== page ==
It’s that time of year when everyone starts to reflect back on the year and look ahead to next year. And I’m no different. I know I’m incredibly thankful for all of my amazing clients, and how much they want to help their dogs live a better life. I’m in awe every day that my precious BooBoo is still with us and that we celebrated her 15th birthday in October. We’ve enjoyed sunrises on the beach, daily walks, nightly snuggles and she even hiked 27 miles this spring when we did a tour of waterfalls! Most days she’s spunky, tail high and even get bouts of sprinting. She needs pain meds a little more regularly, but honestly, so do I as I get older! As our vet says, she’s doing pretty darn good for 15!
I’m also so thankful for the business growth opportunities I’ve had and how well received my self-paced courses I released this year have been. This year I released Conquering The Urban Jungle and Bringing Home Baby to add to my inaugural Separation Anxiety Foundations course. I am planning for and can’t wait to see what is in store for next year and how I will continue to grow my knowledge, education and continue to help change lives along the way.
This year, inspired by losing Barbo last year, I became certified as an end-of-life pet death doula. This has become such a meaningful addition to my business and it’s allowed me to better support clients facing loss and grief, especially those struggling with behavioral euthanasia.
Recently my alma mater, The Academy for Dog Trainers held their annual Academy Awards and my blog, Permission To Spoil Your Dog won for Best Blog! This is such an honor, because this is chosen by my peers, some of the people I respect most in my industry. This post was inspired by living with senior dogs over the last few years, and by losing Barbo and by seeing how others interact with their dogs on a daily basis and how sad some of those dogs lives are. They have to sit or work for every morsel of food. They have to earn every pet or show of affection. They aren’t allowed to rest on comfy resting spots like couches or beds. They’re constantly being told commands and what to do or not do. The have no control over their own lives. These relationships are so one sided and I can’t imagine the dog gets much joy or satisfaction out of that relationship.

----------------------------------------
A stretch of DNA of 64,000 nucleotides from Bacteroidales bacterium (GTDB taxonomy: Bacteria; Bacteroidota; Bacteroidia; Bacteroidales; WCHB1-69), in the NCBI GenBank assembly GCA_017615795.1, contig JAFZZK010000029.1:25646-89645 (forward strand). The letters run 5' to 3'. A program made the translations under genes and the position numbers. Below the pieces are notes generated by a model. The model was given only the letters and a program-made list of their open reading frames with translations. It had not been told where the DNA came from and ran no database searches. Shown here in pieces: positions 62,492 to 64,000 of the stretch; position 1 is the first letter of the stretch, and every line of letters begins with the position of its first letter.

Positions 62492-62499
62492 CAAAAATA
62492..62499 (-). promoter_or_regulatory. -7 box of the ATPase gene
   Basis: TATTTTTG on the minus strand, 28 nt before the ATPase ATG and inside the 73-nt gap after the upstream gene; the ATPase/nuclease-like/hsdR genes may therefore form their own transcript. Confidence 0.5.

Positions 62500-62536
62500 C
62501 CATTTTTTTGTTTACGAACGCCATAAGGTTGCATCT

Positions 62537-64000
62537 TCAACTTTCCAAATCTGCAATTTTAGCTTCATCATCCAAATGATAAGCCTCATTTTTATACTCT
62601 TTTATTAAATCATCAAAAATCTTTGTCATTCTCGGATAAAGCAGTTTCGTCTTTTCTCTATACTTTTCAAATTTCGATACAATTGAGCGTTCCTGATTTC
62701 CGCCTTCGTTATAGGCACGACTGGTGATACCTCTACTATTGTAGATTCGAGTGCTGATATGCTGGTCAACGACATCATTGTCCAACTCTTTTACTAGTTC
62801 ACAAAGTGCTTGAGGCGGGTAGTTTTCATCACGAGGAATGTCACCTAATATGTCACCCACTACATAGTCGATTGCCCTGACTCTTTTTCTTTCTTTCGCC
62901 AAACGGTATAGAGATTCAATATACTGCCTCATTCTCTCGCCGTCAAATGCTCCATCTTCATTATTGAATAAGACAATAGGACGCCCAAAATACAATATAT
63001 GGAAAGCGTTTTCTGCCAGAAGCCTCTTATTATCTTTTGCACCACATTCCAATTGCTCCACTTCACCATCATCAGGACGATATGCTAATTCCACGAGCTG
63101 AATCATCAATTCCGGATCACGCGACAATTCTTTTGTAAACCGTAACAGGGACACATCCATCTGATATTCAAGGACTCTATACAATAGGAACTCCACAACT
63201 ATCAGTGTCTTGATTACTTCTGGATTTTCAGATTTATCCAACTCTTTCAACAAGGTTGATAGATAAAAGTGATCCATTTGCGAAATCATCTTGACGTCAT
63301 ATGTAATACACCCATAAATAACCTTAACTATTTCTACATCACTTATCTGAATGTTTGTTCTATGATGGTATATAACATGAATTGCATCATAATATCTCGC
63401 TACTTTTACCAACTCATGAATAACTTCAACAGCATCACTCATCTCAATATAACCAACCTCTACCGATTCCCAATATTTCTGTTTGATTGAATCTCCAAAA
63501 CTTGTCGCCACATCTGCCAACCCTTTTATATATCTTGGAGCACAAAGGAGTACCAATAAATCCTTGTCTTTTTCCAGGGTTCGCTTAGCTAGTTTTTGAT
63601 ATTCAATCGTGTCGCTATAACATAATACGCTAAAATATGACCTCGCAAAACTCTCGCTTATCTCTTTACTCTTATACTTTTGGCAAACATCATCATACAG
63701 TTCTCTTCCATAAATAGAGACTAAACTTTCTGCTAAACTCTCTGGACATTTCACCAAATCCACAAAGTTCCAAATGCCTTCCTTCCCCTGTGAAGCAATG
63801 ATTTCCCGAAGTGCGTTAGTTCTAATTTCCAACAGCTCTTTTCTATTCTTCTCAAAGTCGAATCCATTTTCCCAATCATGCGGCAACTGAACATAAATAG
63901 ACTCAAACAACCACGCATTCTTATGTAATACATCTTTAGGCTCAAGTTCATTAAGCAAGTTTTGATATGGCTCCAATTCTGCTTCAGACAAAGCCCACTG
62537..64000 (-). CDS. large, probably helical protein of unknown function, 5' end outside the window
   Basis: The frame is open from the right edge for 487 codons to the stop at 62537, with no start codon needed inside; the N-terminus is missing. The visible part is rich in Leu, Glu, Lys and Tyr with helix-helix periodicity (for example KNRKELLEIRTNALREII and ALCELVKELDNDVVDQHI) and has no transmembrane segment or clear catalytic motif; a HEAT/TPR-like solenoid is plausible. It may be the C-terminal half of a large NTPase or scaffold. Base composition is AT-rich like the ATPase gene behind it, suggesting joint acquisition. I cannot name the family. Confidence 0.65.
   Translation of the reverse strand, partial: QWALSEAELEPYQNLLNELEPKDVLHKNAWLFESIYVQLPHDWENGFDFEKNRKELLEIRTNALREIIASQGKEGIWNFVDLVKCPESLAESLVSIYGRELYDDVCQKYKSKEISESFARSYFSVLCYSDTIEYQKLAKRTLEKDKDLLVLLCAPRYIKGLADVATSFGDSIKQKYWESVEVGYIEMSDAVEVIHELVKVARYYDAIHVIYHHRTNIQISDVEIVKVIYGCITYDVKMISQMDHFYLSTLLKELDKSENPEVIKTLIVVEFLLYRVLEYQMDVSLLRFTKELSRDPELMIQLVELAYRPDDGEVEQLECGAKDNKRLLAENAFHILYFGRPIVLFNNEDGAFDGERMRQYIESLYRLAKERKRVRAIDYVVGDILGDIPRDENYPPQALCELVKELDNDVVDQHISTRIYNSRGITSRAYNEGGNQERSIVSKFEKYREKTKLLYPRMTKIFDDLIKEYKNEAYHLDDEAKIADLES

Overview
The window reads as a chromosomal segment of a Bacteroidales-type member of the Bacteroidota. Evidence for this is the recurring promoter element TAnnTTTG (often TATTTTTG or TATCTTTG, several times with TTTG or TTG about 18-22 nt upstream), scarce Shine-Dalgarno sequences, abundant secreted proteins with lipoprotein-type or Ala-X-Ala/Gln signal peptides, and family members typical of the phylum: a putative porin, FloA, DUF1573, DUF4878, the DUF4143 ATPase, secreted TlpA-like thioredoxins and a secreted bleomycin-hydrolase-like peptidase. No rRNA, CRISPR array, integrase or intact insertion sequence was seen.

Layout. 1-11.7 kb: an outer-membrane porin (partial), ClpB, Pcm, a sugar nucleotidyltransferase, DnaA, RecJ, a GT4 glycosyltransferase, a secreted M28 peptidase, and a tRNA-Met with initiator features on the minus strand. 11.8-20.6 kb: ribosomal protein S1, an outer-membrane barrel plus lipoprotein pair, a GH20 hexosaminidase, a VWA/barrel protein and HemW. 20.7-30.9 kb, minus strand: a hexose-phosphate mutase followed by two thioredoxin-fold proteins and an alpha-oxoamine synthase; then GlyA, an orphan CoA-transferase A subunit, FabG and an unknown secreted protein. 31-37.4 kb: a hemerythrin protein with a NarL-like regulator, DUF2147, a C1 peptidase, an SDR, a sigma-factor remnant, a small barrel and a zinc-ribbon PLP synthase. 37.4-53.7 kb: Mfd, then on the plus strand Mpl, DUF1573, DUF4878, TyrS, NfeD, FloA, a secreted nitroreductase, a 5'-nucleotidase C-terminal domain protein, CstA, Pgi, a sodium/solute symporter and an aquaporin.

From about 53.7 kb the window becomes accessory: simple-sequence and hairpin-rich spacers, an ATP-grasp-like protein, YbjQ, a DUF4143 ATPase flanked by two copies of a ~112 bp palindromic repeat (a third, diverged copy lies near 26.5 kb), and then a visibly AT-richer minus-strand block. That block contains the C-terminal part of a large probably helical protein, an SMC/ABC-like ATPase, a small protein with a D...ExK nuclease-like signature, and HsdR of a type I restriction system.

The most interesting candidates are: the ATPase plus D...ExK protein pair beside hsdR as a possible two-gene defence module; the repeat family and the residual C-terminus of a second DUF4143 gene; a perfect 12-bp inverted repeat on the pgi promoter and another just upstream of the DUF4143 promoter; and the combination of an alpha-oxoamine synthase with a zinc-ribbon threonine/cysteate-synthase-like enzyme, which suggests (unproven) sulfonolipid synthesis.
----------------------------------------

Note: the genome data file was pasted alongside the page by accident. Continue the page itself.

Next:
So this Thanksgiving, I encourage you to spoil your dogs. Like I say in my post, “I want dogs to be exceptionally happy.” I encourage you to be thankful for the time you have with your dog. Bask in the good times and fond memories, even if they’re gone. Laugh at the things that annoy you like barking, chewing,digging, peeing, shedding, rolling in stinky stuff, begging for your food, growling, chasing squirrels…all things that mean your dog is being a normal dog, because one day, they’ll be gone and you will miss them.
Enjoy it all, because one day, they will be gone and those are the precious moments you will remember. You won’t care what a great job your dog did not going through the door before you, how great he was at staying or what a good heel position he held when you walked. You will treasure the times your dog made you laugh because he embarrassed you. You will remember the softness of their fur when you snuggled close. You will reflect on how he looked at you with those puppy eyes that made you melt.
Be thankful and I think you and your dog will both be happier.
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